The eligibility of solar technologies for federal Investment Tax Credit (ITC) has sparked extraordinary expansion in residential and commercial solar markets. In fact, since its approval in 2006, it has supported an astonishing 1,600% increase in annual solar installations. The Solar Energy Industries Association considers it “one of the most important federal policy mechanisms to support the deployment of solar energy in the United States.”
Since 2016, the energy storage industry has lobbied extensively for batteries to be added to the list of technologies eligible for federal Investment Tax Credit. On April 4, Rep. Mike Doyle (D-PA) reintroduced the Energy Storage Tax Incentive and Deployment Act, a bill (H.R. 2096) that would offer energy storage the same 30% ITC offered to solar technologies.
The updated bill and accompanying letter, signed by more than 100 House Democrats, would extend dollar-for-dollar tax credit eligibility to energy storage with the same descending rate structure in place for solar technologies: 30% through 2019, 26% in 2020, and 22% in 2021, and 10% for all commercial and utility projects developed thereafter.
The letter to the Ways and Means committee requests that leaders "clarify the tax code for energy storage technologies, which are critical for the continued deployment and expansion of intermittent, clean energy technologies, such as wind and solar, and help modernizing the electric grid to make it more efficient and resilient." As SEIA President and CEO Abigail Ross Hopper stated, “It’s clear that combining clean, reliable solar energy with effective storage is the next frontier in securing a resilient and reliable electrical grid.”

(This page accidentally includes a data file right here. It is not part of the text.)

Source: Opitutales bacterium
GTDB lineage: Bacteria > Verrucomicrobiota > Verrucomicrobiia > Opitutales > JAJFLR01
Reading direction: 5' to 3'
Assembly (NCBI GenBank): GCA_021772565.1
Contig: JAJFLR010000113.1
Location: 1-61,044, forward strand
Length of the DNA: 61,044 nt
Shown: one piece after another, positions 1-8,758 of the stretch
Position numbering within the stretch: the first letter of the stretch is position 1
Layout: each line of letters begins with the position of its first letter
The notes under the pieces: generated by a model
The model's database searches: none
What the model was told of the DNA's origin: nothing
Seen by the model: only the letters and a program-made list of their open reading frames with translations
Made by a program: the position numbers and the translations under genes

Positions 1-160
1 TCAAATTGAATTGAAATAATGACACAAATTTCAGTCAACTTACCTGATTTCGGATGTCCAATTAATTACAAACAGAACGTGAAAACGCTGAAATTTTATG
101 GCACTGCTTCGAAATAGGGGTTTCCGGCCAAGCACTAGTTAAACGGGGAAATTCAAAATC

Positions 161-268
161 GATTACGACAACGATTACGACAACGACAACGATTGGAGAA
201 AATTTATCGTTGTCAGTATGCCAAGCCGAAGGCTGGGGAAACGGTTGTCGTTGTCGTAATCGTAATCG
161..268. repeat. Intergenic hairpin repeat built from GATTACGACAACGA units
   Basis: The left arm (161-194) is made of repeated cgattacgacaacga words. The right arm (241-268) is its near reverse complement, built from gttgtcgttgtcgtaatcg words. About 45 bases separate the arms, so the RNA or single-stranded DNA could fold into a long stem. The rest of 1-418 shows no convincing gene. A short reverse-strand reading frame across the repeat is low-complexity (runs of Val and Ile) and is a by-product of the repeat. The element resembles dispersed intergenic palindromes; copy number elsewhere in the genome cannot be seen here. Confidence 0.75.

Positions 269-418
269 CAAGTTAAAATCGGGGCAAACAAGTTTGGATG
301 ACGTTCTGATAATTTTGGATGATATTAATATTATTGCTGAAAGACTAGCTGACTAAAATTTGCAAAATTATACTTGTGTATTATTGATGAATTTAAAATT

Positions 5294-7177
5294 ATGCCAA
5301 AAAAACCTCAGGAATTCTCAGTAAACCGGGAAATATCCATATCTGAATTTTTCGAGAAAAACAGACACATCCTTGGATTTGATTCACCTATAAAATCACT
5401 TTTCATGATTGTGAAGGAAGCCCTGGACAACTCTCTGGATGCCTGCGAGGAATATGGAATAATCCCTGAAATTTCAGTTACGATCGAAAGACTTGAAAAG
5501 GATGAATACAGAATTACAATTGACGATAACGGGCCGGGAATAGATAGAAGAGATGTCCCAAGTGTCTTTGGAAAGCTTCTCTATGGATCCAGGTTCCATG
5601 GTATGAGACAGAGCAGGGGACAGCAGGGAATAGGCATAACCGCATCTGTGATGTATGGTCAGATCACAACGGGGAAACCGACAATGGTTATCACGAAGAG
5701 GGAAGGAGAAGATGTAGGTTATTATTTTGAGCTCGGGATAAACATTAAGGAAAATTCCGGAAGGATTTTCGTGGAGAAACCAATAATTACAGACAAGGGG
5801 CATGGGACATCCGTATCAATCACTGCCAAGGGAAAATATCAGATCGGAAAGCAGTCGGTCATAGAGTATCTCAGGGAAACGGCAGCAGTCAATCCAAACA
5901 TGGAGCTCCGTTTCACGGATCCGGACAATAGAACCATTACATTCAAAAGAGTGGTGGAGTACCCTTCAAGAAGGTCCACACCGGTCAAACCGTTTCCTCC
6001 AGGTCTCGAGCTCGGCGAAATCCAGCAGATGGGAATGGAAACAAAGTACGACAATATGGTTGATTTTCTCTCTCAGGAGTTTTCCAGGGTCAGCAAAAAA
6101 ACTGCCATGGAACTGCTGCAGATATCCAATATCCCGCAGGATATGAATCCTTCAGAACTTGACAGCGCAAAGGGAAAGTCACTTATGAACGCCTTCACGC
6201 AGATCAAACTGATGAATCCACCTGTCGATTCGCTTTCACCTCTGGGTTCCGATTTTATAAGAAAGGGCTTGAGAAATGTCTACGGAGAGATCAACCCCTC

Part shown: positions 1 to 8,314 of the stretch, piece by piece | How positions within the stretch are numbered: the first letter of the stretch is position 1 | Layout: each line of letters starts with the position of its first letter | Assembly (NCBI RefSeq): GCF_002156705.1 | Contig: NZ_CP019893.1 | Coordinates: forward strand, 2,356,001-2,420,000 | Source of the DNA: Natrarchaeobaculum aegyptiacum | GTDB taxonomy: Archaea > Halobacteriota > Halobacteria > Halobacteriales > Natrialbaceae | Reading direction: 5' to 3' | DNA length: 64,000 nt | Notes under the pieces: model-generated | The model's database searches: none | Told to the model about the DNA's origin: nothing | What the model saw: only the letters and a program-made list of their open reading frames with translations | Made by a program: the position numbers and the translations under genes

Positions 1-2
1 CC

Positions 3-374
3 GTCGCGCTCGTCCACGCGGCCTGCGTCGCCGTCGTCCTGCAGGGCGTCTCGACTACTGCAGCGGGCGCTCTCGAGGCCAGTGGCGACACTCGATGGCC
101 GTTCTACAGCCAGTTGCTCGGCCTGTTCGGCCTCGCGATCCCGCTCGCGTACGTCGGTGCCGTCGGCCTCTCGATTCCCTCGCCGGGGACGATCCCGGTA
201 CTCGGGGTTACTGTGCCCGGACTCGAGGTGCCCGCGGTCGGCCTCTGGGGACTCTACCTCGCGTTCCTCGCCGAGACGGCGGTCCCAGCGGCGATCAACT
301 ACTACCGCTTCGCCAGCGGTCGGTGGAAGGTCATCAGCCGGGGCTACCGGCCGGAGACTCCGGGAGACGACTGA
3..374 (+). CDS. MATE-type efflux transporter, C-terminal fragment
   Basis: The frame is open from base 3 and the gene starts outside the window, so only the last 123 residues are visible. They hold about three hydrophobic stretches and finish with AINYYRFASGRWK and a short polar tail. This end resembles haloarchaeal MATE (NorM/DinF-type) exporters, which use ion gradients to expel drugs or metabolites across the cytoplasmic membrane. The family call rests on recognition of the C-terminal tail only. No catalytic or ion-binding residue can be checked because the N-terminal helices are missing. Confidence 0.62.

In recent years, some batteries have been granted tax credits when paired with eligible solar PV systems as part of the overall investment. But a number of requirements, such as charging exclusively with power from solar generation, have presented challenges.
A recent report by Wood McKenzie forecasts that the energy storage market will expand significantly within the next five years to reach a total market value of $4.7 billion by 2024. Industry experts feel that making energy storage technologies eligible for the federal Investment Tax Credit would further incentivize investment in energy storage, increase deployments, and catalyze market growth.
As SEIA President and CEO Abigail Ross Hopper stated, “It’s clear that combining clean, reliable solar energy with effective storage is the next frontier in securing a resilient and reliable electrical grid.”
What are your thoughts? Do you feel that extending a federal Investment Tax Credit for energy storage technologies is the best way to move the industry forward?